Wednesday, April 24, 2013

more gardening philosophy

Monday was a day of yet more gardening, another onslaught against the convovulous... I do feel like I'm making some progress though. We're a long way from being clear of the stuff but the parts of the garden where it reigns supreme are being encroached on from all sides, well all the ones on our property anyway. Whilst none of our neighbours would mind in the least if I hopped over to their side and cleared it away for them too I don't have the energy to be so benevolent.

I have to admit to being very much a food orientated gardener, which is why over the last couple of years I've focused so much on re-establishing the vegetable patch and not worried as much with the rest. I have no great love for many of the flowering plants that we have in abundance because they are spikey, invasive and/or give me hayfever which to me are three very good reasons to get rid of them; however I wouldn't be in the good books for that so instead I settle for trying to contain them within certain parameters and beyond those I consider them fair game.

Mondays task fell into two areas - clearing under one of the apple trees on the Northtec side of the garden and under the vines on the opposite side. The apple tree has a huge bed of alstroemaria underneath it which makes weeding out the convolulous properly a pain, except at this time of year where the old growth has died back and the new is only just starting to reappear. I got some huge root systems out and thick stems over an inch in diameter which was very satisfying. I'd cleared the apple tree canopy of convovulous some months back but as I couldn't get to the roots it had regrown. Now with the roots mostly out and the tree pruned it looks much more manageable - except for round one side. This is where the banksia rose and another climbing rose are - yep, dratted spikey things... Lucky for them I've heard their history and how they've come from Phyllis' parents place in Waimate (South Island, not Waimate North down the road!), via various Kaitaia homes she's lived in to here so I'm more inclined to go easy on them and encourage them rather than be hard on them! But there's only so much scratching my arms can take in one day so it was off to the other side of the garden...

... to get my legs scratched instead! This time weeding around bromeliads. Okay so there are other plants in there too (that should be) but of course it was near the scratchy stuff most of the work needed doing along the fence line. I'm afraid though that this time if any came up with the convovulous by mistake it was into the barrow they went without a second thought.

During this I was pondering further the analogy of life and gardening, and how some things that are dear to one person can be very much a thorn in another's side (and thumbs, feet, arms...) but with some understanding of where things have come from and what they mean to that person it is easier to be tolerant and understanding. But sometimes they can be too much to let you move forward with your own life and unless you free yourself from other peoples' legacy and/or desires you can get stuck, swamped and left with no room to grow and flourish.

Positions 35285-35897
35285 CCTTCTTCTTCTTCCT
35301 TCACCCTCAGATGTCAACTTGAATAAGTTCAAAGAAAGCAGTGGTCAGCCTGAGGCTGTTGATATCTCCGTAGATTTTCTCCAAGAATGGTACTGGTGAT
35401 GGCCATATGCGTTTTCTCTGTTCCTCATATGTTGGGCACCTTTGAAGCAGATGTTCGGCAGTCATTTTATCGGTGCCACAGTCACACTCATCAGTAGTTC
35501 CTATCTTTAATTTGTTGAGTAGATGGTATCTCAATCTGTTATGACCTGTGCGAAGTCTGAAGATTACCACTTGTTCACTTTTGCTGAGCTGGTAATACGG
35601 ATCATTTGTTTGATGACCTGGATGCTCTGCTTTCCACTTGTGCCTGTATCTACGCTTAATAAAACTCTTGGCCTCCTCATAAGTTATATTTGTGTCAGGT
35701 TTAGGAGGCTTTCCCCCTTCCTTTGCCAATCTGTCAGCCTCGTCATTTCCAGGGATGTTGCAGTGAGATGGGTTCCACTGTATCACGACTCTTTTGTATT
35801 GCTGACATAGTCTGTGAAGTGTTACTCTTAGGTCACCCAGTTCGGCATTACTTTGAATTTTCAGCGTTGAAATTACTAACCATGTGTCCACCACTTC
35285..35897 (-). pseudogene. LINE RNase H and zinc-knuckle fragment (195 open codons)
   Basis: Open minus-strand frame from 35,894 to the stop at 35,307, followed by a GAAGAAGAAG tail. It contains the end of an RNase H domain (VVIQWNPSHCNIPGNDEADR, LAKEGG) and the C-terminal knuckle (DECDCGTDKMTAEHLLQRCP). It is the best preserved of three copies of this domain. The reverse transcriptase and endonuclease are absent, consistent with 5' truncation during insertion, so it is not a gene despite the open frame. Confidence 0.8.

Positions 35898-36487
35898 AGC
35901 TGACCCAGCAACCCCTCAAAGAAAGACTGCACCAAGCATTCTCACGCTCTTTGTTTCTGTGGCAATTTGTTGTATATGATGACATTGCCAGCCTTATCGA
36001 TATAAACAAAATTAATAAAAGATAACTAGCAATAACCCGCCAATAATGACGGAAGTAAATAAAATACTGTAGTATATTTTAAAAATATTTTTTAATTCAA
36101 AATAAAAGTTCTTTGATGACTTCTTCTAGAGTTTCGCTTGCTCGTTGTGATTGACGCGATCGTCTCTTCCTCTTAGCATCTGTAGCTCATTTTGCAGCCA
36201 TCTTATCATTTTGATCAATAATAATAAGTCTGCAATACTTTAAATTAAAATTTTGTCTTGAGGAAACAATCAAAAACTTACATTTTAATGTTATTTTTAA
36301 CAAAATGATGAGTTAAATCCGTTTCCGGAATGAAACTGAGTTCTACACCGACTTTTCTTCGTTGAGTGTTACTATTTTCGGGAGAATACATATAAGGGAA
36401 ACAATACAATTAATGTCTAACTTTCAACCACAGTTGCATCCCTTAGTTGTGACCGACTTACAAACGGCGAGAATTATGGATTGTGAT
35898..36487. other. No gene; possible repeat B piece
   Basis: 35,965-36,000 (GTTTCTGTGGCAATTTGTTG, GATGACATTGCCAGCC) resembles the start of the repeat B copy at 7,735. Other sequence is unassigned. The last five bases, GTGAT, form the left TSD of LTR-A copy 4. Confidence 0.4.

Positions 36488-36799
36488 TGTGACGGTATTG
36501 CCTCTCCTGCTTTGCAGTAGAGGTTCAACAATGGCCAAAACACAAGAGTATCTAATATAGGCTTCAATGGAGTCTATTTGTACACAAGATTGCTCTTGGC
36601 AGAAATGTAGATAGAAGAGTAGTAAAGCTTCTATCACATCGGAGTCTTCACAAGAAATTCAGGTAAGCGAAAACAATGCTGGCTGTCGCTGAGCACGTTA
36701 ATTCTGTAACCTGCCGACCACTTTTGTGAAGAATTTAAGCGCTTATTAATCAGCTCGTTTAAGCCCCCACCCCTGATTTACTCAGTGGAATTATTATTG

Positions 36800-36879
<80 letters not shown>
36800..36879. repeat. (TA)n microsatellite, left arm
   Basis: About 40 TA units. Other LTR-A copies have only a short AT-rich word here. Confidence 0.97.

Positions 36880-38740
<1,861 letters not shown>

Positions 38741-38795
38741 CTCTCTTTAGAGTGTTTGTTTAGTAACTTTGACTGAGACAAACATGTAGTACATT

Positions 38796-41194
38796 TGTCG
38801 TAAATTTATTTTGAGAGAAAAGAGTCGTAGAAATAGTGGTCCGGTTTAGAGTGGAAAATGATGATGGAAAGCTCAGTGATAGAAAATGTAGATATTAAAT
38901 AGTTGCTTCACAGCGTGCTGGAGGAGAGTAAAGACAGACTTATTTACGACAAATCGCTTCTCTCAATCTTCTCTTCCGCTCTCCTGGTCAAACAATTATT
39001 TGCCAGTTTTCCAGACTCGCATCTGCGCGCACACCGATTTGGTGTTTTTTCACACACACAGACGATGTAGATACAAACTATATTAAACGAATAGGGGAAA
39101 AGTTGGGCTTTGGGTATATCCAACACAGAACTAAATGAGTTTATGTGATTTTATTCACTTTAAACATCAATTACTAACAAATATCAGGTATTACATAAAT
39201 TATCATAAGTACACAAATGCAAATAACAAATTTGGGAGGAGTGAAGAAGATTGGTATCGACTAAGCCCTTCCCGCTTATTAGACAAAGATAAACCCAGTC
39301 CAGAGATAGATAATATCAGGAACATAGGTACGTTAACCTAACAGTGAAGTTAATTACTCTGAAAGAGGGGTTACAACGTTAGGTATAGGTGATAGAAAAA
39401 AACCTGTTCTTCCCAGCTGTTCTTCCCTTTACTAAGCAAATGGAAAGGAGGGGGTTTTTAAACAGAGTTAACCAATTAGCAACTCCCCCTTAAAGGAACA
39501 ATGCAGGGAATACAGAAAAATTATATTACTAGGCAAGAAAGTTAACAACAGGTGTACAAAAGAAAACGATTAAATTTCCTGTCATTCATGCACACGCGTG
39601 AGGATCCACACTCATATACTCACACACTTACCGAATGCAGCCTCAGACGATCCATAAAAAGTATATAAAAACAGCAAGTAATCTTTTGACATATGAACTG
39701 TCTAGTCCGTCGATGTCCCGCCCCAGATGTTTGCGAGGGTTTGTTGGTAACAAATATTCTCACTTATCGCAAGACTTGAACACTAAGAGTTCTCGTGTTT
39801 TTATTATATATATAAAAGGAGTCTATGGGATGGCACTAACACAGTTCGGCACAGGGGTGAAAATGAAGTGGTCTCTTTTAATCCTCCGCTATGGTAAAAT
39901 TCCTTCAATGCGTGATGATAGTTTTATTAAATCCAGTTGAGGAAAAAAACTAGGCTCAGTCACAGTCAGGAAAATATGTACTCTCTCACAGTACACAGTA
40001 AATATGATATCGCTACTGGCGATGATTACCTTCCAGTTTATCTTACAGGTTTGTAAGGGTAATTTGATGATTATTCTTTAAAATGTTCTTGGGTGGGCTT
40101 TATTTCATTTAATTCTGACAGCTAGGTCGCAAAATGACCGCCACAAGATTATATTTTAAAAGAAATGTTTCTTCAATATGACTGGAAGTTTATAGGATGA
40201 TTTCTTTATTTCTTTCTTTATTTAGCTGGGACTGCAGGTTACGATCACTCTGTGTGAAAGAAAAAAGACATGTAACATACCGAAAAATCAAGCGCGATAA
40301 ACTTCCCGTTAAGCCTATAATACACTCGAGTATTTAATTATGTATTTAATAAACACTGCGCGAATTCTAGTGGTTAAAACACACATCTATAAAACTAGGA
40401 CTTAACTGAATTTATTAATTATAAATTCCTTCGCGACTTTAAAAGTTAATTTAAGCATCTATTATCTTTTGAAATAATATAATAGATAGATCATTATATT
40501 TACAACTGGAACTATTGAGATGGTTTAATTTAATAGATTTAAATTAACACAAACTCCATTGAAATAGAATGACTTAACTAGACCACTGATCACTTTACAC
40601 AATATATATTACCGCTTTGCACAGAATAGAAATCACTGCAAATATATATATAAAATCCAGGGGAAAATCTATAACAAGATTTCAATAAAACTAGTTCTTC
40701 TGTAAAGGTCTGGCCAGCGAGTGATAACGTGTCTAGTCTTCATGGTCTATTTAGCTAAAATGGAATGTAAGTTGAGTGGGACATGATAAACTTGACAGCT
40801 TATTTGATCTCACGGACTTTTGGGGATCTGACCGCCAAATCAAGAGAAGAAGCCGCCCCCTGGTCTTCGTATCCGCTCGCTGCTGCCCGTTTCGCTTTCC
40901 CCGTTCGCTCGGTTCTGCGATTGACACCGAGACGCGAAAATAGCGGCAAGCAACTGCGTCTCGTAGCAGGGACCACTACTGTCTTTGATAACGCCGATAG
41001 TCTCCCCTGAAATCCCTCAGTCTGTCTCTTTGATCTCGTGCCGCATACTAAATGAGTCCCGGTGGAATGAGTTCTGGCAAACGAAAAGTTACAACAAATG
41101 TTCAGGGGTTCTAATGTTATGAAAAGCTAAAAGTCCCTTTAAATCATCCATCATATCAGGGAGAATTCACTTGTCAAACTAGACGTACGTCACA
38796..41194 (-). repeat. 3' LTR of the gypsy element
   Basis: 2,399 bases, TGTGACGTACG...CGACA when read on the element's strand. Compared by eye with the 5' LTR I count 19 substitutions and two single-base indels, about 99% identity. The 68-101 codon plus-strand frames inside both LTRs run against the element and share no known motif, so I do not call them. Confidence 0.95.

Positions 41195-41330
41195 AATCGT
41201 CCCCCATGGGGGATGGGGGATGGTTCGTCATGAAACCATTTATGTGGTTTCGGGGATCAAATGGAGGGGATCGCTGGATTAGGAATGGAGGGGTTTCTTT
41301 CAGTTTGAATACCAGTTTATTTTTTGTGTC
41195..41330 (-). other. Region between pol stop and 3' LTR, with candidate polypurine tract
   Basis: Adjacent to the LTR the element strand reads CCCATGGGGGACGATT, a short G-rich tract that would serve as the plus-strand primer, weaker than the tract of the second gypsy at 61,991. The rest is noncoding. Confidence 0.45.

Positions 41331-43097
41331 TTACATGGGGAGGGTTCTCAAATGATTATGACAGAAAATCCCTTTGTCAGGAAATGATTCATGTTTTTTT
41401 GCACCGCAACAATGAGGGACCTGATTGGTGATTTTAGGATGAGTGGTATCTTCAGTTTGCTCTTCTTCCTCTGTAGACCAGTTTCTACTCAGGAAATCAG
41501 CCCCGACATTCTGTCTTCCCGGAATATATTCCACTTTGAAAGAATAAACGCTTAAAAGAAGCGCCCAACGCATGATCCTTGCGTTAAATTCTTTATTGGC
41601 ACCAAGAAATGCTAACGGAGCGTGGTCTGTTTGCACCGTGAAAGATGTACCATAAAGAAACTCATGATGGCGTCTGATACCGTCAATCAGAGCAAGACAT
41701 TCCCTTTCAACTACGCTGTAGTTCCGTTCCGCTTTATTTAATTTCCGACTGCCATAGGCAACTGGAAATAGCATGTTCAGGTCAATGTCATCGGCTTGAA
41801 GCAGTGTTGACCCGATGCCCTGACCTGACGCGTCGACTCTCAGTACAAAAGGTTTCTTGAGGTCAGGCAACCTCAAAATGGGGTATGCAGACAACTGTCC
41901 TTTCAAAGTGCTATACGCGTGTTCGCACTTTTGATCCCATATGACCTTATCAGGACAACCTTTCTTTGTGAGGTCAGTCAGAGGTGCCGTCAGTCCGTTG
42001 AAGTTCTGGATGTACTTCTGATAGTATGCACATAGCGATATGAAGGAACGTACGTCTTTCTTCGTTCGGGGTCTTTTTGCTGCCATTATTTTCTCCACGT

Of course sometimes there is a compromise, some give and take, times and seasons for different things. Sometimes you have to deal with things in small doses, a bit at a time so you can persevere until the job is completed rather than push beyond your limits and then give up in disgust or too much pain.

I was reading an article in one of the Herald's magazines that was referring to certain life choices being seen as selfish by some, often by those who have a selfish interest in the opposite happening! In gardening someone has to start somewhere, they create a garden and in time someone else comes along and takes over. What has been done will often shape what happens next, some things get planted knowing that you'll quite probably never even live long enough to get the full benefit of it and you hope and trust that your successors will nurture your planting and encourage it to grow.

But sometimes the next person has other ideas, other plans, other needs - instead of an immaculate lawn and rose garden you get a sandpit and swings, or a veggie patch; a favourite tree gets cut down to build an extension on the house for a growing family; a 'natives only' garden gets filled in with flamboyant exotics... Should they be chastised for not following the plan you had envisaged when what they have done is create something that makes their heart sing? Yet it can feel like the end of an era, and those still around to see it may well grieve for what was and could have been. But others will benefit, share the joy, make their own memories in that place and no doubt in time what has been created will become the new benchmark against which what follows is measured.

As I said, it is an anaolgy that just keeps, ahem, growing...

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